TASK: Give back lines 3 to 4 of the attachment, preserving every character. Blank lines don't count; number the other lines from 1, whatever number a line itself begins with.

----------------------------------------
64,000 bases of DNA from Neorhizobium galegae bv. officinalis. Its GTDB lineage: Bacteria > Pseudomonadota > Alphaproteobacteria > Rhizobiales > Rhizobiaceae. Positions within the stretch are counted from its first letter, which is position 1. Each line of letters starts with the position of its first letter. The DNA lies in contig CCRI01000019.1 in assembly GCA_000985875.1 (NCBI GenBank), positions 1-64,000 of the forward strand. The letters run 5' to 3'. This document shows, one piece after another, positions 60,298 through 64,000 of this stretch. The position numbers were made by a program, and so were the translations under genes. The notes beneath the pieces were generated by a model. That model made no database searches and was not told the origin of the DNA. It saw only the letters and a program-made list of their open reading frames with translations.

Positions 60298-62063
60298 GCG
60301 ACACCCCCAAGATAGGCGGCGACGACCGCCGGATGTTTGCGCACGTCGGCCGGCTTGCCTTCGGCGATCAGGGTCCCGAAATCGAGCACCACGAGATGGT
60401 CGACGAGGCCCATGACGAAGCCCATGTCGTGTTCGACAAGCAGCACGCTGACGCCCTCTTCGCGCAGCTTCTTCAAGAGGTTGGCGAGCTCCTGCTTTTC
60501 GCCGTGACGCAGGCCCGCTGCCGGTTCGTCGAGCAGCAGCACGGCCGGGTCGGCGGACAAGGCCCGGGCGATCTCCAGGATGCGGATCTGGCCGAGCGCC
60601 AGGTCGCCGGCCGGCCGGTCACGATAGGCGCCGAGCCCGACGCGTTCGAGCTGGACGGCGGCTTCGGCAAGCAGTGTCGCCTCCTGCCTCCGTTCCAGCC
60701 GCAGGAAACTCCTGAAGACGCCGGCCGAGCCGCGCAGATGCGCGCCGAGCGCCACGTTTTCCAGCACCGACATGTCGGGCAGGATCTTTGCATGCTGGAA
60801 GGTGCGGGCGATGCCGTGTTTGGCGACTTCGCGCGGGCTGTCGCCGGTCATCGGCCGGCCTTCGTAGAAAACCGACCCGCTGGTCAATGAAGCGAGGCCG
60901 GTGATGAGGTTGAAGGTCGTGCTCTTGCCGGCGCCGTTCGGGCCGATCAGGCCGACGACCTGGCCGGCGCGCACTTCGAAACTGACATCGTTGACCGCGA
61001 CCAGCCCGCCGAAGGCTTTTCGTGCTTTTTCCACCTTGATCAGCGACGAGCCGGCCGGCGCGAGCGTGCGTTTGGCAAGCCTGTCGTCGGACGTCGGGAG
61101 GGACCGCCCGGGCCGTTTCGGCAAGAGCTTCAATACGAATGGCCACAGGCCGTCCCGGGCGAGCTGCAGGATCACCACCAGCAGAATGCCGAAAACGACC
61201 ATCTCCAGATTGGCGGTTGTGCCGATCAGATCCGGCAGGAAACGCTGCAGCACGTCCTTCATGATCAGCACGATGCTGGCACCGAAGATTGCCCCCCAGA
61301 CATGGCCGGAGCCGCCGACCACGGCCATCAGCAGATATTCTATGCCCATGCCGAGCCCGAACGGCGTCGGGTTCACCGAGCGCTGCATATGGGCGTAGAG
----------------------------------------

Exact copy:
60298 GCG
60301 ACACCCCCAAGATAGGCGGCGACGACCGCCGGATGTTTGCGCACGTCGGCCGGCTTGCCTTCGGCGATCAGGGTCCCGAAATCGAGCACCACGAGATGGT